Opinion: McGill on a path to more responsible investing

Our engagement activities as shareholders will increasingly encompass environmental, social and governance considerations.

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In our collective efforts to fight climate change and assure the sustainability of the world we live in, it’s essential to focus on what really matters.  

At McGill University, we’ve made some key commitments: attaining carbon-neutrality by 2040 in our operations; going zero-waste by 2035; and decarbonizing our endowment’s investment portfolio as part of our socially responsible investing (SRI) strategy.  

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In our investments, we’ve taken a pragmatic, results-based approach. We prioritized the reduction of our holdings in big consumers of fossil fuels, such as steel and cement companies, and have only recently committed to divesting from direct investments in the Carbon Underground 200 (CU200) fossil-fuel companies.

It’s a different path — one that doesn’t grab the headlines — but our strategy allowed us to reduce the carbon footprint of McGill Investment Pool (MIP) equities by 49 per cent between 2019 and 2022. 

In the university’s journey toward more socially responsible investments, members of the McGill community campaigning for divestment challenged us to be more ambitious. We didn’t always agree on the means, but their advocacy inspired us to push ourselves further to mitigate climate change.   

We entered 2024 with a new eight-point plan that aims to build on our successes.  

This year, we will begin divesting from our remaining direct holdings in the CU200, a process we expect to complete next year. Given that these holdings are now so small, it makes sense simply to divest.  

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As for our indirect holdings in CU200 companies, divestment there would be like using a sledgehammer to swat a fly. Those indirect investments are small but are scattered within larger pools of investment funds that are managed on behalf of perhaps 1,000 clients, many of whom don’t share our priorities. Divesting from these holdings would entail selling about one-third of the entire MIP. 

In our new plan, adopted by the university’s board of governors in December, we also commit to sustaining, by 2029, a carbon footprint of our investments in listed equities and corporate bonds that is at least 33 per cent below emissions generated by companies in the university’s listed equity and fixed income benchmarks.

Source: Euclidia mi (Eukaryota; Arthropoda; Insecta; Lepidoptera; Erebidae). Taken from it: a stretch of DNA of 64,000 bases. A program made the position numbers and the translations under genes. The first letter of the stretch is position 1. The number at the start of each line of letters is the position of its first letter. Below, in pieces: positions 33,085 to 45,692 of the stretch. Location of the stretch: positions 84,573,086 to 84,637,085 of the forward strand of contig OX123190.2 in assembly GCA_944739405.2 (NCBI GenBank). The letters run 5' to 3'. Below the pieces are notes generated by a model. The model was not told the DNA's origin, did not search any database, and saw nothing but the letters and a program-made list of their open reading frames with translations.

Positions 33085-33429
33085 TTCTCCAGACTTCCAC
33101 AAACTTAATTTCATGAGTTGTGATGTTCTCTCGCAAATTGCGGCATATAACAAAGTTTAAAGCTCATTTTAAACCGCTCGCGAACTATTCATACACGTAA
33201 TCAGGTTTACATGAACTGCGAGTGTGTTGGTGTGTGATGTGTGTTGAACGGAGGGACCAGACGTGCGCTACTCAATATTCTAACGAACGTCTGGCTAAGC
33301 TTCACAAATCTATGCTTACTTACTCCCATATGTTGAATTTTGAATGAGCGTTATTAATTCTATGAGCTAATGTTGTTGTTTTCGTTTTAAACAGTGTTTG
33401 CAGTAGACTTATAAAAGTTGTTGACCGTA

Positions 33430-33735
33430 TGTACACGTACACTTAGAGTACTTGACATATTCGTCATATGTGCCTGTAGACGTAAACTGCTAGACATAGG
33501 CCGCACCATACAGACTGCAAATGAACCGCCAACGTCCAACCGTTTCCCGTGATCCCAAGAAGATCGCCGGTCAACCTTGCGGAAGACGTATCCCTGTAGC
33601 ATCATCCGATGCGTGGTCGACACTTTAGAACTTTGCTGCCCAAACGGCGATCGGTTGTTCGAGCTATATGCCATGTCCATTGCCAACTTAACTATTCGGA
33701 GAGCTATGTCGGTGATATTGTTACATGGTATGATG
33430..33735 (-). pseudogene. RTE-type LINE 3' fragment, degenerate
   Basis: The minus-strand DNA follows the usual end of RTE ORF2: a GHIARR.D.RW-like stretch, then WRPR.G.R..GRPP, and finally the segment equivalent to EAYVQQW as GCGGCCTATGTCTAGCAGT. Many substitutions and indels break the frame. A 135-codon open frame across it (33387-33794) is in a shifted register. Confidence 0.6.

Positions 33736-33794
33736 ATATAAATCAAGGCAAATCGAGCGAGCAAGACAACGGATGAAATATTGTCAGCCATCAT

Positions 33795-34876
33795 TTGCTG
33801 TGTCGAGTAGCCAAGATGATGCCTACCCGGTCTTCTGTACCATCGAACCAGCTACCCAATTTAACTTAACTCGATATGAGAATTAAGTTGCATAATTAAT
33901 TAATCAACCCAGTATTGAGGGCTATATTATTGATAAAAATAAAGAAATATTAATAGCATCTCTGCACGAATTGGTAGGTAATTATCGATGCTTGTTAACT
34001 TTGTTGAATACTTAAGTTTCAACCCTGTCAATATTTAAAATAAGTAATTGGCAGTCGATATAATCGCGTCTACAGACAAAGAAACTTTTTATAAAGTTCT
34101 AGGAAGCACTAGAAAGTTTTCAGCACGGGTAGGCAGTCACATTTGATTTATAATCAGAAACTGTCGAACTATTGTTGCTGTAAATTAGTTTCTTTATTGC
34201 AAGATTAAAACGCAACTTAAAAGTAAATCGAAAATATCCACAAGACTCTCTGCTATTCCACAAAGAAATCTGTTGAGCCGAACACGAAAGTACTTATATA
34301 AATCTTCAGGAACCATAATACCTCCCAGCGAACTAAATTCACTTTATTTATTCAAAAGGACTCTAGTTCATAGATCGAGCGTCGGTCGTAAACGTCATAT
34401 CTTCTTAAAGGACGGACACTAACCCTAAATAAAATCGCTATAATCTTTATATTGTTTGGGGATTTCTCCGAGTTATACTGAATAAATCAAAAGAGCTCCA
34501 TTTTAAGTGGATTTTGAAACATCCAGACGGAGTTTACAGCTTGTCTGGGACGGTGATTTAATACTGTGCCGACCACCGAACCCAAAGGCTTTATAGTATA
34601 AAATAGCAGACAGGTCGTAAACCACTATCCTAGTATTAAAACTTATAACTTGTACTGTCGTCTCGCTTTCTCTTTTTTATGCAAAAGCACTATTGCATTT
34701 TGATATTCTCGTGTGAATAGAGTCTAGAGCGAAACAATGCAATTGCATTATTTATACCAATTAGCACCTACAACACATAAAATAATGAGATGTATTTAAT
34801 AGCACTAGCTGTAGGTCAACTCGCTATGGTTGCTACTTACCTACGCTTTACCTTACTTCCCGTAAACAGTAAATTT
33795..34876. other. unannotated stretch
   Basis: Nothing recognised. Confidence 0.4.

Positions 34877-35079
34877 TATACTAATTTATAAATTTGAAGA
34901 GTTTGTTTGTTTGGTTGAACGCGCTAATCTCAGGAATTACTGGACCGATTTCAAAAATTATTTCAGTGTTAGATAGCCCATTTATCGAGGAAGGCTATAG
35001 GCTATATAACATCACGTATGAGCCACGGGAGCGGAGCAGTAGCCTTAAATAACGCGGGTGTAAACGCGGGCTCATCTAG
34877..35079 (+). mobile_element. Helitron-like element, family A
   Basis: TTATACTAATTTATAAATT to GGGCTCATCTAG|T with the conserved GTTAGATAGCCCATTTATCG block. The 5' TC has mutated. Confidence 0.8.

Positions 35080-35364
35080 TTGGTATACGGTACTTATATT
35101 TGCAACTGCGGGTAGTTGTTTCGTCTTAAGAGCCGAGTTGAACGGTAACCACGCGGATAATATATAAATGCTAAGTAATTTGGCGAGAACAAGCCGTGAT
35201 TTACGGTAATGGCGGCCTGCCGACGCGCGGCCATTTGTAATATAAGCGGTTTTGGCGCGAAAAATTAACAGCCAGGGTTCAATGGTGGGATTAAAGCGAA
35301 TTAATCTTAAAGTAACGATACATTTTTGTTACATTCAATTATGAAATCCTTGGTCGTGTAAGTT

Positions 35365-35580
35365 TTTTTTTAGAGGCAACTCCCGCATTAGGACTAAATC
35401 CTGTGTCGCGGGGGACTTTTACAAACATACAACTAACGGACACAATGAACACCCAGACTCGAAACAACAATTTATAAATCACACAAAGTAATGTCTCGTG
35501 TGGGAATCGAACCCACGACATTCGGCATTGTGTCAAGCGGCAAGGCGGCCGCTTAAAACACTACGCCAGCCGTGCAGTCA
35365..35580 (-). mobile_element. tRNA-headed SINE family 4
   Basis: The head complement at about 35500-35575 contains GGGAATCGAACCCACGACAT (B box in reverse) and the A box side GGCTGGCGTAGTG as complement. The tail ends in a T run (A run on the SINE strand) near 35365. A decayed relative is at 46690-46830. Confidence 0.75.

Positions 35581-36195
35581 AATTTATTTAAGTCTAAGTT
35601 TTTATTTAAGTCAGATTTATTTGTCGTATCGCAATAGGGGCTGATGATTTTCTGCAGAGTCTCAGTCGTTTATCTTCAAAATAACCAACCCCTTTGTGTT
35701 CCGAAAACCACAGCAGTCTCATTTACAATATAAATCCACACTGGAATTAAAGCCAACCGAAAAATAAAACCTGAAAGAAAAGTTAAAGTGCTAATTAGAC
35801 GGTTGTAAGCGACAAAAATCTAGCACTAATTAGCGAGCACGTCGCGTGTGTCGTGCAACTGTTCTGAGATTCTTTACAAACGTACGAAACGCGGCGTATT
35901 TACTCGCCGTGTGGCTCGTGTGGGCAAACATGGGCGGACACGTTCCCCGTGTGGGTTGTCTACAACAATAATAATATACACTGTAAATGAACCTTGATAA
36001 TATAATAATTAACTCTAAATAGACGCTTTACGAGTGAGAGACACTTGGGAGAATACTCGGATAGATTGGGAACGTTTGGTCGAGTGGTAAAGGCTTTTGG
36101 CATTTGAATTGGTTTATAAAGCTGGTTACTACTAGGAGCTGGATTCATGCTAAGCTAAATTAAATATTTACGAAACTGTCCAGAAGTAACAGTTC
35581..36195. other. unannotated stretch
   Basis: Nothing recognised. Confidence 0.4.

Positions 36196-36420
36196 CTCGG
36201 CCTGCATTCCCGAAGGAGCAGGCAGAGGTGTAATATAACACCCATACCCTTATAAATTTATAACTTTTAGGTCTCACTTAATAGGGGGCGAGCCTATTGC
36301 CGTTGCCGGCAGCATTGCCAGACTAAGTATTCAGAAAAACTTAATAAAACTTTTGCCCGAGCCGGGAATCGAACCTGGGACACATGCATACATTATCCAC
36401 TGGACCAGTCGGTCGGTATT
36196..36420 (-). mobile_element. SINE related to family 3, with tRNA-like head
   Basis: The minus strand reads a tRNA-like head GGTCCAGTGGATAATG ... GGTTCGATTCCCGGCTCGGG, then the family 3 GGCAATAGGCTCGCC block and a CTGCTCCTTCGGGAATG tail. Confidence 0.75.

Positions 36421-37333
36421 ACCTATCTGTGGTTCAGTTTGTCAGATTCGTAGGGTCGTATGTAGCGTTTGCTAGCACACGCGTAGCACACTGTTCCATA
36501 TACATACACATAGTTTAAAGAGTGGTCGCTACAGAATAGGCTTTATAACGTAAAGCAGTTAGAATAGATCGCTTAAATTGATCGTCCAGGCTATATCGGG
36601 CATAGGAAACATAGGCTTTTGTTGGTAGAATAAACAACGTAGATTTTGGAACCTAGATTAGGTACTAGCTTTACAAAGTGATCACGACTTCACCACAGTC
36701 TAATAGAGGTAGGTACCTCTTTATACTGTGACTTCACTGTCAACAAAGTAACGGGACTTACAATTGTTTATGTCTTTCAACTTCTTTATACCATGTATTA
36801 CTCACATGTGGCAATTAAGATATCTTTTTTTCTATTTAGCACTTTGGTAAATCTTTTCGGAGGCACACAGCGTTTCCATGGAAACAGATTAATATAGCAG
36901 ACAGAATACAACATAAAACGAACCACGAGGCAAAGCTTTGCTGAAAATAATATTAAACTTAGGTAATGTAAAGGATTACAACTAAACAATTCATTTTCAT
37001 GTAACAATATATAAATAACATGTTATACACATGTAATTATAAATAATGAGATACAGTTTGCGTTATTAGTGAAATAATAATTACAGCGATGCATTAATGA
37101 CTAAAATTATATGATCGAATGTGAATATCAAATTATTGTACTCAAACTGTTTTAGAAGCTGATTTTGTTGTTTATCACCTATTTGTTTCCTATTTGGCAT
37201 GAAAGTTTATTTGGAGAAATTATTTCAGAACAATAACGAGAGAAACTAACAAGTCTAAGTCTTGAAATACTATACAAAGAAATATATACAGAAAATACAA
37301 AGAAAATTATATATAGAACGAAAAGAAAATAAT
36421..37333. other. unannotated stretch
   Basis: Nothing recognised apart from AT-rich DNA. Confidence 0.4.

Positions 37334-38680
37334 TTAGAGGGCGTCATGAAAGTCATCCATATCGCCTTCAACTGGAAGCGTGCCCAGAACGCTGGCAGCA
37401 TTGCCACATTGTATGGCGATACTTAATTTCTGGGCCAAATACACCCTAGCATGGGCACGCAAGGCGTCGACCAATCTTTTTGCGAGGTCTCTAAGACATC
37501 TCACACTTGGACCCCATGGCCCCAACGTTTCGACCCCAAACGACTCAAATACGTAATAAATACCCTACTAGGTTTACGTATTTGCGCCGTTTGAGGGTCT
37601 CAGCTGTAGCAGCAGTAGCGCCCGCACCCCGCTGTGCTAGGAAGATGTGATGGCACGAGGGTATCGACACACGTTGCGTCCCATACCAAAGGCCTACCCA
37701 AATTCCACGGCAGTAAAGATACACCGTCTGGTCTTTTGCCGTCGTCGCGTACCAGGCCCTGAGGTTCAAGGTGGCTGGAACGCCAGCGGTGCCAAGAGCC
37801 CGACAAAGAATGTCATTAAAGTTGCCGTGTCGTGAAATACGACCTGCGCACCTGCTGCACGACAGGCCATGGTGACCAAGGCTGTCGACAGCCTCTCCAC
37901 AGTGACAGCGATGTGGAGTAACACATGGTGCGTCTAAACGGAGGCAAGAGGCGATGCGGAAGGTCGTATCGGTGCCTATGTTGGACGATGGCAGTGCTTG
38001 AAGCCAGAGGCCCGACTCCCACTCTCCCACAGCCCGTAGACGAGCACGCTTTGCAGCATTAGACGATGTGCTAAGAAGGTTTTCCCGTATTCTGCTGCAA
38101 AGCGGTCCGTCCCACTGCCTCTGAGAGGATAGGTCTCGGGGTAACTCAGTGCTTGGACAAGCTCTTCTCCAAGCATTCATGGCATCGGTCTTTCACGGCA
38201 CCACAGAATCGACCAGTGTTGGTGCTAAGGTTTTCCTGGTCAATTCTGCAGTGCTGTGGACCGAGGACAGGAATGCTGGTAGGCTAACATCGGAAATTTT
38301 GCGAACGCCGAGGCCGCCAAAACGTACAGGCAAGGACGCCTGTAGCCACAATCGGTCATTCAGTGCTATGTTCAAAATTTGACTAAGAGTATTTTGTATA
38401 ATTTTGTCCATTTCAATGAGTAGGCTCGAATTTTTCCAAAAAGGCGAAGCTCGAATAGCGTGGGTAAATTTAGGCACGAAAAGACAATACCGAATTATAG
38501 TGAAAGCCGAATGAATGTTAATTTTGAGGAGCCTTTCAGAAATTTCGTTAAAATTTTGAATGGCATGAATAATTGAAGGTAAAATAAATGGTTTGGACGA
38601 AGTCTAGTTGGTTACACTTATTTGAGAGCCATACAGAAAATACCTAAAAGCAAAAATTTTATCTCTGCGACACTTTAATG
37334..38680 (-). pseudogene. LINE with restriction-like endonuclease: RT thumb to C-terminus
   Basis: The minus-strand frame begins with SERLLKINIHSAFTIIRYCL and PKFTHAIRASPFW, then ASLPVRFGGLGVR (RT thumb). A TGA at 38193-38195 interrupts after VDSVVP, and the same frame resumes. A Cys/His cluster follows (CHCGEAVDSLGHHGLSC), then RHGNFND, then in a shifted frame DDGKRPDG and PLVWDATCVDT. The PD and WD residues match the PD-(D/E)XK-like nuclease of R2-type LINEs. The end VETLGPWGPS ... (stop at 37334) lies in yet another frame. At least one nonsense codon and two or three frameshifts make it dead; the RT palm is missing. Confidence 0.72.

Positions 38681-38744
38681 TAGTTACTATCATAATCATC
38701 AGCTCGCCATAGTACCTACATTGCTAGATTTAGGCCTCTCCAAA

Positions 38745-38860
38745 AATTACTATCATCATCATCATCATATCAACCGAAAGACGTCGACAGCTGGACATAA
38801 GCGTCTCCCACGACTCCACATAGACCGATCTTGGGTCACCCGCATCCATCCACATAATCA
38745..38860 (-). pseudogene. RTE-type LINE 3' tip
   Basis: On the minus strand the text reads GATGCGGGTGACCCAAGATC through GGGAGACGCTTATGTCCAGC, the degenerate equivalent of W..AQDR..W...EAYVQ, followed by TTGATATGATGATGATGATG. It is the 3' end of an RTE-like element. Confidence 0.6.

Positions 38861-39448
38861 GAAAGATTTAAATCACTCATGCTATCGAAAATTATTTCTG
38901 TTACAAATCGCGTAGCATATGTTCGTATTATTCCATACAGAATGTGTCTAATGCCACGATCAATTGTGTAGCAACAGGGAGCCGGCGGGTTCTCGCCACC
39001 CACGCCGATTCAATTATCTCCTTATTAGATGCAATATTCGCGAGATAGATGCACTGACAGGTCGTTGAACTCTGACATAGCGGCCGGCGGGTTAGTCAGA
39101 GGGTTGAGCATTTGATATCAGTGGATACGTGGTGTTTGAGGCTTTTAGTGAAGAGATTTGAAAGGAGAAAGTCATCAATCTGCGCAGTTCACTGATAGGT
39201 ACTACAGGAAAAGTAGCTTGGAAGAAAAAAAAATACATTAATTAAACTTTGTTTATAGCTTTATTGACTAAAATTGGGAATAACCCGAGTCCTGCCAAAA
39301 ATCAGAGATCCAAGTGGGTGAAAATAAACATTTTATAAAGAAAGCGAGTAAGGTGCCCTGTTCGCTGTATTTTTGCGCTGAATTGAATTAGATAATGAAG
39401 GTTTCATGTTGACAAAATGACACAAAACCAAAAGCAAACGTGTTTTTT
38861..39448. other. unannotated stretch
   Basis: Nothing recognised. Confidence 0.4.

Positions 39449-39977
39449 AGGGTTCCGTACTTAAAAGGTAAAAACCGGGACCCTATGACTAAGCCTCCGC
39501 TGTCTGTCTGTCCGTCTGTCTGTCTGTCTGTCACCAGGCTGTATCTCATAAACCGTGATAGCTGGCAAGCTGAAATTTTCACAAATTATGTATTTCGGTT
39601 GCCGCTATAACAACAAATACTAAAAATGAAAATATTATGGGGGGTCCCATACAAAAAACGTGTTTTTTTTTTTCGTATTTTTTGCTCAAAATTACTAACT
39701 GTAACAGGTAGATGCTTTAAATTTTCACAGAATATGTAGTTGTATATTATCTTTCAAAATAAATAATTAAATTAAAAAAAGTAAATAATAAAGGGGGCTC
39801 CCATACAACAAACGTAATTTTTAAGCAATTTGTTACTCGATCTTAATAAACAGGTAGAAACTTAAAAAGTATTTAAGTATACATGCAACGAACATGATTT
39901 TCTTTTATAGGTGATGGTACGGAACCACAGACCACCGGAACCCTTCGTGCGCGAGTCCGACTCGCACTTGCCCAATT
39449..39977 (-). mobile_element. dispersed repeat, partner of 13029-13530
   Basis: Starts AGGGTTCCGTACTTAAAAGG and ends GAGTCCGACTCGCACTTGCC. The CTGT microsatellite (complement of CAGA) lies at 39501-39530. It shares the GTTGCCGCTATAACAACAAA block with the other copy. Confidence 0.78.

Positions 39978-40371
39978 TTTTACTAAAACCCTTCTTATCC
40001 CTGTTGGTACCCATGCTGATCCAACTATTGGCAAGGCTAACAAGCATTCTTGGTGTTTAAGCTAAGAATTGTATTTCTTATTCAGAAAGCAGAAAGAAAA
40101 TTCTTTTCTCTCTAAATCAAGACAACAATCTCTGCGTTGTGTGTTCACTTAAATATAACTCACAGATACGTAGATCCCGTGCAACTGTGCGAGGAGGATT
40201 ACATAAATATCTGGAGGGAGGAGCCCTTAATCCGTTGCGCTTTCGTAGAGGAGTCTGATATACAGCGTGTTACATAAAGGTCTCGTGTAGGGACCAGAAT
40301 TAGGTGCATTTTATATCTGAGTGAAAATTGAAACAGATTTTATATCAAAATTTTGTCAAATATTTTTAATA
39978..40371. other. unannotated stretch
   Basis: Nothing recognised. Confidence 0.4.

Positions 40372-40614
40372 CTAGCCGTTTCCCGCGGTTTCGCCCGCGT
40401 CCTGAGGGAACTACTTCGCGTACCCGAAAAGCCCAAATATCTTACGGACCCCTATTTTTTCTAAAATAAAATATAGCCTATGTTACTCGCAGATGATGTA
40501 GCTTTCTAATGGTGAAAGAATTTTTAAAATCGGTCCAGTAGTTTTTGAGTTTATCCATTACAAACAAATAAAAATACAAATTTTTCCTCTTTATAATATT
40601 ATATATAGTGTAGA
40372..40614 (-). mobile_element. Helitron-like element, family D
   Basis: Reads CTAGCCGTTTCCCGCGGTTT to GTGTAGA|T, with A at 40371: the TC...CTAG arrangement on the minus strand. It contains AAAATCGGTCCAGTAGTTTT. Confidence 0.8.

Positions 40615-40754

Because the benchmarks are expected to decline over time as the broader economy decarbonizes, that commitment will push us to achieve even greater reductions in real terms. 

It would be a mistake to focus exclusively on what we are not investing in, however. Our new SRI plan shines a spotlight on what we will increasingly be investing in: investments that advance the United Nations Sustainable Development Goals. These address not only climate change, but such goals as alleviating poverty and advancing sustainability. We’ll be increasing the share of those investments in our portfolio from five to 10 per cent.  

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We will be broadening and deepening our approach to socially responsible investing in other ways, too. Our engagement activities as shareholders will increasingly encompass environmental, social and governance considerations, while continuing to address climate change.

As well, we’re committed to improving McGill’s United Nations Principles for Responsible Investment score, the first such commitment for a major Canadian university endowment.  

McGill aims to be an institutional model of sustainability as we pursue an academic mission that includes creating and communicating the knowledge required for humans to live sustainably.  

Is divestment from the CU200 important? Yes. It sends a largely symbolic message, but nonetheless an important one. However, for organizations looking to reduce the carbon footprint of their investments, it is only one tool in the tool kit. Divestment may get the headlines, but in the fight against climate change, we need to prioritize results.  

Maryse Bertrand is chair of McGill University’s board of governors. Co-authors are Cynthia Price Verreault, chair of the board’s committee on sustainability and social responsibility, and Sophie Leblanc, the university’s chief investment officer and treasurer.

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